A number of criminals could launch legal bids for freedom as a result of a secretive case of high-level police misconduct during Melbourne’s bloody gangland war.
- Lifted suppression orders reveal a barrister who represented gangland figures gave information on their clients to police
- Covertly informing on clients was a “fundamental and appalling breach” of the barrister’s obligation, the court found
- The revelations are being considered by the Victorian Government which is meeting for the first time since the election
The ABC understands about 20 cases could be the subject of appeals by criminals hoping to have their convictions quashed or sentences slashed because of the way police obtained information from a registered informer.
At 9:00am (AEDT), suppression orders were lifted on a case decided in the High Court last month involving Victoria Police and a barrister who represented numerous gangland figures, against the Victorian Director of Public Prosecutions.
Court documents revealed that the barrister, who represented Tony Mokbel and six of his associates, was also acting as a paid informant against their clients, and passing information about them to Victoria Police.
In 2015, after Mokbel and his associates were convicted, the Independent Broad Based Anti-Corruption Commission (IBAC) prepared a report for the Director of Public Prosecutions (DPP), recommending that it “consider whether any prosecutions had resulted in a miscarriage of justice as a result of the conduct of a barrister acting for those persons”.
Police ruled risk of death to barrister was ‘almost certain’
The DPP decided there was a duty to inform Mokbel and his associates that the barrister had given information to the police about them at the same time they were acting for them.
The barrister — who cannot yet be named — also gave information to police about other clients they were acting for.
Those clients later made statements against some of the Mokbel group.
In the months that followed, Victoria Police undertook an assessment of the risk to the barrister if the DPP was to disclose the information to Mokbel and his associates.
The conclusion reached was that, if the information was disclosed, the risk of death to the barrister would become “almost certain”.
On that basis, the then-chief commissioner of police and the barrister asked the court to restrain the DPP from making the disclosures, arguing that it would place the barrister and their family at “extreme risk of death or other harm”, and “deter future informers from giving confidential assistance to police”.
They lost the case, then lost again in the Court of Appeal, which found that the judge had properly taken account of the risks to the barrister and their family, and also the risk of deterring future informers.
The court found that the risks were outweighed by “the public interest in the right to a fair trial with the assistance of independent legal advice”.
Last month, the High Court denied a final attempt to stop the DPP from providing the information to Mokbel and his associates, and revoked special leave to appeal.
In its judgement, the High Court accepted that “there is a clear public interest in maintaining the anonymity of a police informer”.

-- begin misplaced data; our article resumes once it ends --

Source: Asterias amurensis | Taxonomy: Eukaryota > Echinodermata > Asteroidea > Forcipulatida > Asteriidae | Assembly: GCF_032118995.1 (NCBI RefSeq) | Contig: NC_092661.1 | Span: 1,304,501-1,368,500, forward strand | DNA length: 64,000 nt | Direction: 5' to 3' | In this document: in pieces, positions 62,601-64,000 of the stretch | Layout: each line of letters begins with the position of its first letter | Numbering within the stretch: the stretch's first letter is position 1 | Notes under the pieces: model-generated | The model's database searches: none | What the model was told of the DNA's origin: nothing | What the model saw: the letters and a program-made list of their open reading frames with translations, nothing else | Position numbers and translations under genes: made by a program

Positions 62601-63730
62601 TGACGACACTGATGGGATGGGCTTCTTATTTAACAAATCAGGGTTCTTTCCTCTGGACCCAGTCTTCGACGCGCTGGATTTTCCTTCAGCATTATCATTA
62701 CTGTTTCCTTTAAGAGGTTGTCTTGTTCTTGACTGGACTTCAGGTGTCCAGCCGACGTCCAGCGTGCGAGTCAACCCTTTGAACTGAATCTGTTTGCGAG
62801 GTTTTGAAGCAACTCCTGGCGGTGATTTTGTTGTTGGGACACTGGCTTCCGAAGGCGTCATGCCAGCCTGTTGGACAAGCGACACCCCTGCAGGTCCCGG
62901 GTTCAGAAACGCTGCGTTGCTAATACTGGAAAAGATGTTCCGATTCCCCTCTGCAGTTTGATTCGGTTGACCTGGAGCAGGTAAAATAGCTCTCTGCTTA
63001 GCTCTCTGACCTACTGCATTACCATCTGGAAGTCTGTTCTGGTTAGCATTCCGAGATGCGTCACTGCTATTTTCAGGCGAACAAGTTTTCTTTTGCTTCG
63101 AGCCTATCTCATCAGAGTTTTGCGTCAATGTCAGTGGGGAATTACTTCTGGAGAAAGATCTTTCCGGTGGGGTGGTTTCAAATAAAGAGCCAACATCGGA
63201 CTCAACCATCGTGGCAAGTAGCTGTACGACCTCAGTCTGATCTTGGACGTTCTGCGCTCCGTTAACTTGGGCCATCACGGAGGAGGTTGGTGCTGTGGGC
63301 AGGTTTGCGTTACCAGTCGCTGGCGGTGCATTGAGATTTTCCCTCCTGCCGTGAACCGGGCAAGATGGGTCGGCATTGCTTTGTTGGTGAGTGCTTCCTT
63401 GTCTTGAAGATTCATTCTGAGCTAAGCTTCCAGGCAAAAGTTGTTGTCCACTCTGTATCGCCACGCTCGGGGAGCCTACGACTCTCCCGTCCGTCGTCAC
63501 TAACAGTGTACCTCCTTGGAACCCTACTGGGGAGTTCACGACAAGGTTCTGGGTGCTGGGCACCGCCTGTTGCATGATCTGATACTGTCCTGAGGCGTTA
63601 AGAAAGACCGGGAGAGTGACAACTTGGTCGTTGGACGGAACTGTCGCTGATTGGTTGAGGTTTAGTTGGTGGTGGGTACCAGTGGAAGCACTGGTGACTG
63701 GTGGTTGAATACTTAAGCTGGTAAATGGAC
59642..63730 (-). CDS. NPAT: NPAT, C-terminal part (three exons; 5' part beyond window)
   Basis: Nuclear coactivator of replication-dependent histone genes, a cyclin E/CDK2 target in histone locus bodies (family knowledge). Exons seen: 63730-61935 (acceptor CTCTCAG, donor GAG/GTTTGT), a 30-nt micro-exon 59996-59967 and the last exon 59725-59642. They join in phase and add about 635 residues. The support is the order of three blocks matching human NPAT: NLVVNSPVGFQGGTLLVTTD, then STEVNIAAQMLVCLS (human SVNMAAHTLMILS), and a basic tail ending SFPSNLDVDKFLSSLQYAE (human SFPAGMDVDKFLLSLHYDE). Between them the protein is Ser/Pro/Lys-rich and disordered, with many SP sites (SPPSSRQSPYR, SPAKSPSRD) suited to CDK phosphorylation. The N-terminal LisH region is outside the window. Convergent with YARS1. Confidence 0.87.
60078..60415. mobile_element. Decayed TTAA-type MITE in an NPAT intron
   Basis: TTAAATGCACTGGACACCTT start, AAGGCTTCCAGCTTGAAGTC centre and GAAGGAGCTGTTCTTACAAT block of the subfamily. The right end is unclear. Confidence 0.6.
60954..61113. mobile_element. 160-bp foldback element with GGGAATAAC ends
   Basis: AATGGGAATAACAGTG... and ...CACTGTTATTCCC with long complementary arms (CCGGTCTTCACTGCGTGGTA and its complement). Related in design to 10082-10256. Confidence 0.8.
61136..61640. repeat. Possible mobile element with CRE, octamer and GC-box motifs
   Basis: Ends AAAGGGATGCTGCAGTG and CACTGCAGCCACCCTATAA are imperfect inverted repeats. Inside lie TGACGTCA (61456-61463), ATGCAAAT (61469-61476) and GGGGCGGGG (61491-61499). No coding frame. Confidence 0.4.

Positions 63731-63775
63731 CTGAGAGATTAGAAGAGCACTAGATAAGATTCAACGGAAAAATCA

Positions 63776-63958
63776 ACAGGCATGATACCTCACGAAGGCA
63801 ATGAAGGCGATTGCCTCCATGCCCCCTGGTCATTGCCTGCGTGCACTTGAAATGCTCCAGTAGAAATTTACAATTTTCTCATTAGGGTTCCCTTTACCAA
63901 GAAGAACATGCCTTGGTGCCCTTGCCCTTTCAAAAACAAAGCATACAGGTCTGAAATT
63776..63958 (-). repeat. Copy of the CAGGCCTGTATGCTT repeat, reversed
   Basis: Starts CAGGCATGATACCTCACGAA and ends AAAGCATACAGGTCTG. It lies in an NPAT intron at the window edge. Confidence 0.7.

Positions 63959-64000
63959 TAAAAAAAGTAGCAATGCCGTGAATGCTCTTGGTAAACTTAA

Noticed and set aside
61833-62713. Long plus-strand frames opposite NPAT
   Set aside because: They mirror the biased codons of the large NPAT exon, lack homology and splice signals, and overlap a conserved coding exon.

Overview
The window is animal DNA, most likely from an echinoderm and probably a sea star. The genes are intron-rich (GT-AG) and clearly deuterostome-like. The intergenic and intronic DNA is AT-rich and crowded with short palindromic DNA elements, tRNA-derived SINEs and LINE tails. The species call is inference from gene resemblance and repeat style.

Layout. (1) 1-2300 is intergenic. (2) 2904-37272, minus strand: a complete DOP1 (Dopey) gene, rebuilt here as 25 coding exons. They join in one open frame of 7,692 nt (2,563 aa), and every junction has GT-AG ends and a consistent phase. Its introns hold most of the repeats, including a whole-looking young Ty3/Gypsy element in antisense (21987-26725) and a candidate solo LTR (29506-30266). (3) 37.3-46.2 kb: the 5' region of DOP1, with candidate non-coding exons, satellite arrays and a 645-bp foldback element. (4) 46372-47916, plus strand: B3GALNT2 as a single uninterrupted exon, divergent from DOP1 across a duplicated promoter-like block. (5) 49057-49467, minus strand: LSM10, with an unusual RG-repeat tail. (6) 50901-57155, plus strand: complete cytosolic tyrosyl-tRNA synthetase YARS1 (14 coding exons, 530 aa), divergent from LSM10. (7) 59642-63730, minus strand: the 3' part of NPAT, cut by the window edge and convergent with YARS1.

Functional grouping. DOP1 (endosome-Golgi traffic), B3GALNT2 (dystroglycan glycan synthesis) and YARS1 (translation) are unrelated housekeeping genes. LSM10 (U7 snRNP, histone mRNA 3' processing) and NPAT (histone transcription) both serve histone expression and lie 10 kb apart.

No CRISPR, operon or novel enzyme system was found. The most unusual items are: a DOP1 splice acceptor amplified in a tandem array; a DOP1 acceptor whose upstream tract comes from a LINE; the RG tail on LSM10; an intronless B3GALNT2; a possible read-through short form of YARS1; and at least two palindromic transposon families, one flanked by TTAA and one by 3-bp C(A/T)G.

However, the judgment also states that this situation is “very different, if not unique, and it is greatly to be hoped that it will never be repeated”.
The High Court judgement was also critical of the role of Victoria Police, finding that it “may bear a large measure of responsibility” by encouraging the barrister to inform against clients.
Lawyer chose not to enter witness protection
The court found that by covertly informing against their clients, while purporting to act as their defence lawyer, the barrister had committed “fundamental and appalling breaches” of their obligations.
The court accepted the magnitude of the risk to the barrister and the barrister’s family, but noted that the barrister had declined to enter the police witness protection program, “taking the view that Victoria Police cannot be trusted to maintain confidentiality”.
“If [the barrister] chooses to expose [themself] to consequent risk by declining to enter into the witness protection program, [they] will be bound by the consequences,” the judgment said.
Tony Mokbel was sentenced to 30 years in prison in 2012 for masterminding an elaborate drug syndicate known as The Company.
He was arrested in Greece in June 2007, 15 months after fleeing Melbourne while on bail during a trial on cocaine importation charges.
In 2014, Daniel Andrews, who was the opposition leader at the time, refused to rule out holding a royal commission in a bid to restore faith in Victoria’s justice system.
It is likely a Supreme Court judge will be appointed to review the cases to see if tainted intelligence or evidence was used to secure convictions or pressure people to plead guilty.
In 2015, a corruption watchdog investigation led by former Supreme Court judge Murray Kellam recommended the DPP consider if any convictions were compromised by police wrongdoing.
More than 30 people from rival underworld factions were killed during Melbourne’s gangland war that raged between 1998 and 2010, as a result of a feud between drug kingpin Carl Williams and the Moran family.
Williams was himself clubbed to death by another inmate with the stem of an exercise bike in Barwon Prison in 2010.